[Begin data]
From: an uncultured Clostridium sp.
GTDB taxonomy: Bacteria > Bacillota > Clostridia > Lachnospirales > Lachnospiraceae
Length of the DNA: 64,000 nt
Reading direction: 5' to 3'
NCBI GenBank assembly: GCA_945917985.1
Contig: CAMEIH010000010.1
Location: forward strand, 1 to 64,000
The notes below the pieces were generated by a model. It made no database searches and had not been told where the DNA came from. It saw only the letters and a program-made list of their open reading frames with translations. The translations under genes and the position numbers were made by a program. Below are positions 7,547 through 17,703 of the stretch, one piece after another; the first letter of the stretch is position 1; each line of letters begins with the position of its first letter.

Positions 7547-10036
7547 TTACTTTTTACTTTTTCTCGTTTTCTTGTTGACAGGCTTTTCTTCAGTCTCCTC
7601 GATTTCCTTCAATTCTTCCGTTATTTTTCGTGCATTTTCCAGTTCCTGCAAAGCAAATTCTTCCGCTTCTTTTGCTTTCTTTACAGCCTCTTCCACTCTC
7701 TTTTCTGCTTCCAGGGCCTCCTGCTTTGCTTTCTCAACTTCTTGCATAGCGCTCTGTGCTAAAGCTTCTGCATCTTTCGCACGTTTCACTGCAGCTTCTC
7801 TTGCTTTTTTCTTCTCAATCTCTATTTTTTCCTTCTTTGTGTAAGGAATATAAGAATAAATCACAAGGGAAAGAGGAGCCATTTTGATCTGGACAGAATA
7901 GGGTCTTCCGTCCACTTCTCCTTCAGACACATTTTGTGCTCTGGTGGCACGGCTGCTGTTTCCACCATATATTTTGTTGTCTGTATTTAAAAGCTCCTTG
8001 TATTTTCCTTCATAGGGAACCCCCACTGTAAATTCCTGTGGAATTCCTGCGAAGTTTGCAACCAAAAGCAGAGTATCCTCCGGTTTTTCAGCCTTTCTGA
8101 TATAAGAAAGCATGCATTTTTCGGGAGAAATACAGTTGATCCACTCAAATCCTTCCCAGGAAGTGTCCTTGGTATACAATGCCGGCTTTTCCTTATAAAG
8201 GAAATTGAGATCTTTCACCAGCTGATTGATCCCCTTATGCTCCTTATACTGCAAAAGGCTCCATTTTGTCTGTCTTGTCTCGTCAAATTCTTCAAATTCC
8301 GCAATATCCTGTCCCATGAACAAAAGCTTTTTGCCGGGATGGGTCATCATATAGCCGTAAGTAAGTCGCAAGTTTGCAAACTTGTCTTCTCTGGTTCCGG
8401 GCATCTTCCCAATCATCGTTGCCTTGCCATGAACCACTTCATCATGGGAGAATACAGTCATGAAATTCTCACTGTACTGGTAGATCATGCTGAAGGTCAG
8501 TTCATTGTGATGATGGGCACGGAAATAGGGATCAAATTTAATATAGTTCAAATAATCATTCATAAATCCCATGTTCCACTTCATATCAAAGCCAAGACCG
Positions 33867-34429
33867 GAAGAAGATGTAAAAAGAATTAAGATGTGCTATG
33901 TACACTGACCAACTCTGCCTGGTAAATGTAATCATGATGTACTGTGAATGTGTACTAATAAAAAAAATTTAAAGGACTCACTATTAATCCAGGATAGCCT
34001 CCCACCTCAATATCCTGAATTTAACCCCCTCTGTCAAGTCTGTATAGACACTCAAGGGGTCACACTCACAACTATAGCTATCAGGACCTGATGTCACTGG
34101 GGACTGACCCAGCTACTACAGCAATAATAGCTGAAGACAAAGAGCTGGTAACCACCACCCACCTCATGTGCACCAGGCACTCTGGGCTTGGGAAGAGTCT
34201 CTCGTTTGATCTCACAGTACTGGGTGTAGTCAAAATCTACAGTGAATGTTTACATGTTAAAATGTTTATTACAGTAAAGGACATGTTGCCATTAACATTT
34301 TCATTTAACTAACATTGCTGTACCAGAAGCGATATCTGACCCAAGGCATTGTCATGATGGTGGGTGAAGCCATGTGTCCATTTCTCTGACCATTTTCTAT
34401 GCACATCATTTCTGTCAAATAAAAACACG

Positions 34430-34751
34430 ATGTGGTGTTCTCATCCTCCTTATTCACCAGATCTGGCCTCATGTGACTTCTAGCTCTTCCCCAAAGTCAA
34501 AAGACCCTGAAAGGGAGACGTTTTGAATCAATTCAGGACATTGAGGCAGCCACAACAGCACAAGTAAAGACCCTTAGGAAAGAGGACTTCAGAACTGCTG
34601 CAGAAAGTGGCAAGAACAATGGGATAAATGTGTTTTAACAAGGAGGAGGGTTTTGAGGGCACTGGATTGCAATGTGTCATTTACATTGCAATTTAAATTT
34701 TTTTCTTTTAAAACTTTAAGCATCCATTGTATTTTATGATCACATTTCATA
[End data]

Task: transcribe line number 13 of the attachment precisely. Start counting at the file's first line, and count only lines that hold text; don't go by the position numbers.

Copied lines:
7801 TTGCTTTTTTCTTCTCAATCTCTATTTTTTCCTTCTTTGTGTAAGGAATATAAGAATAAATCACAAGGGAAAGAGGAGCCATTTTGATCTGGACAGAATA